In order to control the iron in the body, all organisms bind the iron, or ferritin, to proteins. Proteins are large (comparatively speaking - they are larger than atoms!) organic compounds take participate in all cell functions. In the case of iron, they control the control the amount of electron donor and acceptor activity and thereby limit the amount of excess activity that could cause free radical generation.

Many proteins are enzymes. Enzymes are catalysts that increase the rate of chemical reaction. Enzymes are present in every cell of a living organism and by facilitating the change in molecular structures of cells, allow for their development and regeneration. They are essential for the metabolic process. Metabolism is the set of chemical reactions that occur in all living organisms in order to maintain continued life. The process of metabolism allows organisms to respond to their environment, maintain themselves and grow and reproduce.

Proteins are an essential and all prevalent part of a living organism. Reading about and understanding them can difficult and confusing, not just because to the technical nature and complexity of the subject, but because of the overlapping and ambiguous terms such as peptide and polypeptide which are used in conjunction with proteins. A peptide can be generally referred to as an amino acid and a polypeptide as a complex chain of amino acids. Proteins are made of up polypeptides. The two terms are often interchangeable. Convention is that a short chain of enzymes are called peptides and longer more complex chains are called polypeptides. But there is room for confusion here because while long polypeptides such as those linked to Alzheimer's disease are called proteins; short protein chains such as insulin are called peptides.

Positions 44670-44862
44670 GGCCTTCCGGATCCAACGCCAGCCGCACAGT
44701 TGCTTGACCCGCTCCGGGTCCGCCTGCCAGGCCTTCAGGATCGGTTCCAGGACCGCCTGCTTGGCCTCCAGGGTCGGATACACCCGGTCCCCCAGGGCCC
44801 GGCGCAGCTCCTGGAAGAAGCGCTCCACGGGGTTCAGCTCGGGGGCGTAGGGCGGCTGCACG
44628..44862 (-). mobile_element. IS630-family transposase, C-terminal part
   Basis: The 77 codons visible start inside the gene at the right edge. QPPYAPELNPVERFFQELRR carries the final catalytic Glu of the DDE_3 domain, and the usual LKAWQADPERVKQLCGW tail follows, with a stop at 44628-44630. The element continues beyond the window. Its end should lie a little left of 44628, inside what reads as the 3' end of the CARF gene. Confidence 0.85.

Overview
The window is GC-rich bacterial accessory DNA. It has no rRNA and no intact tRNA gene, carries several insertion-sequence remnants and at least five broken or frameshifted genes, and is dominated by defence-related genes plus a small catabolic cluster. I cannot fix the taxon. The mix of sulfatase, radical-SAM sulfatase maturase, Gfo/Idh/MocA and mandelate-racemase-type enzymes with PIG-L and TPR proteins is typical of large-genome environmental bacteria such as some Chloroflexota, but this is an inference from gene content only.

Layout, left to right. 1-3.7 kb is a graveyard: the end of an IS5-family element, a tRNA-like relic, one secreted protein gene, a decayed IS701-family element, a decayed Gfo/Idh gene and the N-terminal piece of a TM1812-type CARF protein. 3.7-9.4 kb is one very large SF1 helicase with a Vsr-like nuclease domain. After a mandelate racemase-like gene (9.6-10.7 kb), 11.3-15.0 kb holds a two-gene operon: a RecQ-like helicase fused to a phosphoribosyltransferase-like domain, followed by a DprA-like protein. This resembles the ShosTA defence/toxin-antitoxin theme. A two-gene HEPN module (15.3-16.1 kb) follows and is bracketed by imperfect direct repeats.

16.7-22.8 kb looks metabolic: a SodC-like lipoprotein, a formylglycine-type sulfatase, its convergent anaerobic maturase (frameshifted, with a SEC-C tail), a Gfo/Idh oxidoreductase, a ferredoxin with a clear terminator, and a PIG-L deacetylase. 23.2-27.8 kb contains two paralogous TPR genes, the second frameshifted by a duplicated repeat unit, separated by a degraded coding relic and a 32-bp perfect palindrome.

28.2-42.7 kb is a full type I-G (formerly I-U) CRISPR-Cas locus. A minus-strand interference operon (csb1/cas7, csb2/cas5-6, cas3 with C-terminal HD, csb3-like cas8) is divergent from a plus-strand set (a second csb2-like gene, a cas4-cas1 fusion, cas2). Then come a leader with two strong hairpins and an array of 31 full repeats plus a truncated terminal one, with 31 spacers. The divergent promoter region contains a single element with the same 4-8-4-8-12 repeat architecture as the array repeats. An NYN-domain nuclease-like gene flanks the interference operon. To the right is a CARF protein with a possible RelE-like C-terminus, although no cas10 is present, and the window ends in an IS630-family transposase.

Having gone through all the technical information above, the bottom line remains that a balanced diet with adequate quantities of both iron and protein are essential for the proper functioning of the human (or any other living) body. How much you need depends on genetics, lifestyle and habits. Its always a good idea to read up on nutrition or consult a nutritionist. Even a slight change in your dietary habits can do you a lot of good. Also, when getting a medical check up or consulting a doctor on account of feeling unwell, tell him about your diet. This will help the doctor to give you advice on staying healthy and may offer him some guidance in diagnosing your symptoms.

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Helena Ederveen
Helena Ederveen

Helena Ederveen, Clinical Nutritionist and expert in snoring remedies,sleep apnoea, fibromyalgia. Are you interested to learn more about how you can overcome sleep apnoea, snoring, fibromyalgia, excessive tiredness? Then talk for 30 minutes FREE to the expert Helena Ederveen Go to:"">snoring remedies